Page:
• I usually turn the crown backward first to make sure it will enter the thread smoothly when I push and turn clockwise to screw it down. If in the middle of screwing down there's a resistance, that means the thread was not entered into the thread smoothly from the beginning. Move backward again to release the crown and start it all over again from the beginning, otherwise the thread will be stripped.
  • If the crown doesn't screw in all the way and doesn't lock and seal properly, the crown is cross-threaded and need replacement. Water resistance is also affected so don't take it in water. 

Friday, March 03, 2017

"Trumped-up" Trickle Down Economics

Pretty much.

The theory propped by Trump and Paul Ryan: lowering taxes for businesses and wealthy individuals leaves more cash in their pockets, spurring more investment and hiring, and boosting growth -- which in turn would also generate new tax income to pay for the cuts. Win-win-win!

Supply-side economics, also known as trickle-down economics or Reaganomics, have been debunked. The simple reason is that regressive tax cuts doesn't have large enough broad economic multiplier.   In other words: If you give $20,000 to someone who makes $30,000 a year, he or she will spend the extra income on food, clothes, education, and healthcare; but give the same money to someone who makes $1m, and that extra money will probably just sit in a bank.  Others went even further:
There is no evidence that the previous repatriation tax giveaway put Americans to work, and substantial evidence that it instead grew executive paychecks, propped up stock prices, and drew more money and jobs offshore,” said Sen. Carl Levin, chairman of the [Senate Subcommittee on Investigations], in a statement [in 2011].Those who want a new corporate tax break claim it will help rebuild our economy, but the facts are lined up against them.”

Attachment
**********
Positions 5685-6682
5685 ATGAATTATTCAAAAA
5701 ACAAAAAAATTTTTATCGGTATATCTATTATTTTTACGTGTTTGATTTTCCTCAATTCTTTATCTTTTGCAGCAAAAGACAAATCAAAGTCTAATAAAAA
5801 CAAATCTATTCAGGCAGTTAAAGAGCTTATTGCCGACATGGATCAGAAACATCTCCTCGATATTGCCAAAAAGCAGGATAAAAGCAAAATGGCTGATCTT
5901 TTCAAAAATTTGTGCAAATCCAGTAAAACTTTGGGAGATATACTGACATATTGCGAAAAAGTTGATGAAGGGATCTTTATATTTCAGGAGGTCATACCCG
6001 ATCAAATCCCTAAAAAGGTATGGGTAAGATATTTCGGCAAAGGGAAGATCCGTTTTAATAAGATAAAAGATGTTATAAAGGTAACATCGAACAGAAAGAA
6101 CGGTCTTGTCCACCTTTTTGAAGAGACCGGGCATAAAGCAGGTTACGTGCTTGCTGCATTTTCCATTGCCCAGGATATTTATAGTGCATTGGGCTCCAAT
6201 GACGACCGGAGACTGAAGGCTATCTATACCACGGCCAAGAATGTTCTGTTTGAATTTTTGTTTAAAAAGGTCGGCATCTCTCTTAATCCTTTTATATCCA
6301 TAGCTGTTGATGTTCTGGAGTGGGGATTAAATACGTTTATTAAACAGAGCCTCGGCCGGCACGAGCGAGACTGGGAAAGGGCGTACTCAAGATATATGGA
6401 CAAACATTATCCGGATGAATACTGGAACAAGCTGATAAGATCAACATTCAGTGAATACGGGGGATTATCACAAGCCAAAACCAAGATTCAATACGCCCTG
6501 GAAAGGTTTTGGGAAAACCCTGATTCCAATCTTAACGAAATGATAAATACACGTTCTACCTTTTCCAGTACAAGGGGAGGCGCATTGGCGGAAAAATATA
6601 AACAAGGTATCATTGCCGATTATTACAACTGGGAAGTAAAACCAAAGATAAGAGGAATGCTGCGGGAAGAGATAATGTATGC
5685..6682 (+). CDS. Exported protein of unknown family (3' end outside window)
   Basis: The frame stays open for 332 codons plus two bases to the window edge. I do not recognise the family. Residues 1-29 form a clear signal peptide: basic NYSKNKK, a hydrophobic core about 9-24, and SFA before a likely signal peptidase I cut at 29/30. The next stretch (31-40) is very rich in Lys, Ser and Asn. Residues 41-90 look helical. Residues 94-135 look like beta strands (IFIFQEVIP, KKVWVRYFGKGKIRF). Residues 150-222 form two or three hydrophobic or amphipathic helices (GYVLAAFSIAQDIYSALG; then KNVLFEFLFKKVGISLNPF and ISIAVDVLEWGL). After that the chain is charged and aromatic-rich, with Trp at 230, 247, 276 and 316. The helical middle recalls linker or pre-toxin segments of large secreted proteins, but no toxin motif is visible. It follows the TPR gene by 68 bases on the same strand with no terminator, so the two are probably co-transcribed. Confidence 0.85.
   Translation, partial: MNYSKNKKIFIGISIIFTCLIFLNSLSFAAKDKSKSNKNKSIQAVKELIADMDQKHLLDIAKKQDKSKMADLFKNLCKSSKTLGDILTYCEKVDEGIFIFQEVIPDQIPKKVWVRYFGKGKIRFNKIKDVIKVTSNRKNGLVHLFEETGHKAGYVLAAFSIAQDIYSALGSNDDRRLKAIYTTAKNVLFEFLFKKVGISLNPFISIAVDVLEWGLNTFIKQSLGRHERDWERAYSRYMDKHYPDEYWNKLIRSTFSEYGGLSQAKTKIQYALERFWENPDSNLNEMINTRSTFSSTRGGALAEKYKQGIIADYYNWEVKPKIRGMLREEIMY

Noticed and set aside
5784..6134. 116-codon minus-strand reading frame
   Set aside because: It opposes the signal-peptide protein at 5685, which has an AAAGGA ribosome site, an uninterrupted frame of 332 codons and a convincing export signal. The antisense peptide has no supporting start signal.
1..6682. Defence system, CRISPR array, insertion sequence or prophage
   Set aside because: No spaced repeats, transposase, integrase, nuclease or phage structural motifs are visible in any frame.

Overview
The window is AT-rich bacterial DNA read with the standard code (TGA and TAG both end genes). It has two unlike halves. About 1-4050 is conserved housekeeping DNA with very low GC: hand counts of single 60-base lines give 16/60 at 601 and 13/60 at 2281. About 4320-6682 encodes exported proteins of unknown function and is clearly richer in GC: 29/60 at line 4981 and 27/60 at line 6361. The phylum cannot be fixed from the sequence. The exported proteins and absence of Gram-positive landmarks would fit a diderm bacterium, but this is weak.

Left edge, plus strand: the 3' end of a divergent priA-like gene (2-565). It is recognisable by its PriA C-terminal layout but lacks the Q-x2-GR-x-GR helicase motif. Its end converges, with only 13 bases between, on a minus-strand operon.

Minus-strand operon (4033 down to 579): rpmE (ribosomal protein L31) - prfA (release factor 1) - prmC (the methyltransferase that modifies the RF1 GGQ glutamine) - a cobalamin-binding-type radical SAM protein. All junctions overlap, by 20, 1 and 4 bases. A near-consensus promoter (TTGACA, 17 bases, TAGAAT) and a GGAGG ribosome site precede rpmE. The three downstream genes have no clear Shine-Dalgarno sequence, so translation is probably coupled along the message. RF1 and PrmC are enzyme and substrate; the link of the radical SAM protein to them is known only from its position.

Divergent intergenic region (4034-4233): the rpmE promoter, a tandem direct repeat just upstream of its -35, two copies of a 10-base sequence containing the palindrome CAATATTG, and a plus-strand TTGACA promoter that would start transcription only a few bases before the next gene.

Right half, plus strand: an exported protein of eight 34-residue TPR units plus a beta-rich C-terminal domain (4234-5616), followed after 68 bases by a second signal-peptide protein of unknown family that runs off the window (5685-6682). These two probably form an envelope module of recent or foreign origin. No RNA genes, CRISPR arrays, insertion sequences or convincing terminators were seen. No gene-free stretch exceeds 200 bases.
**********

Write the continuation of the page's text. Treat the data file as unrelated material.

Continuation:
Furthermore, the mythical growth benefits of lowering taxes are largely long-term. As a matter of policymaking, in the short-term, the revenue shortfall from tax cuts would need to be paid for -- or else expenditure cuts (i.e. fiscal austerity) would be unavoidable.  Tax cuts generally never pay for themselves in long-term growth.

Proponents often cite strong economic expansion of the Reagan era, which was driven by decreased marginal taxes and looser regulations.  However, economist Paul Krugman argued that the growth was driven by Paul Volcker's monetary policy and favorable business cycle as unemployment rebounds from a high peak.  Federal spending notably expanded (from 20 to 22% of GDP), and public debt balooned (from 26% to 41% of GDP), implying Keynesian economics at work between 1980 and 1988.

The state of Kansas is already ailing from ill-advised, five-year tax policy experiment.  Clearly tax breaks are no substitute for pro-growth policy of actually building an environment conducive to creating good quality jobs. Otherwise, the United States may end up just like Trump's many past businesses.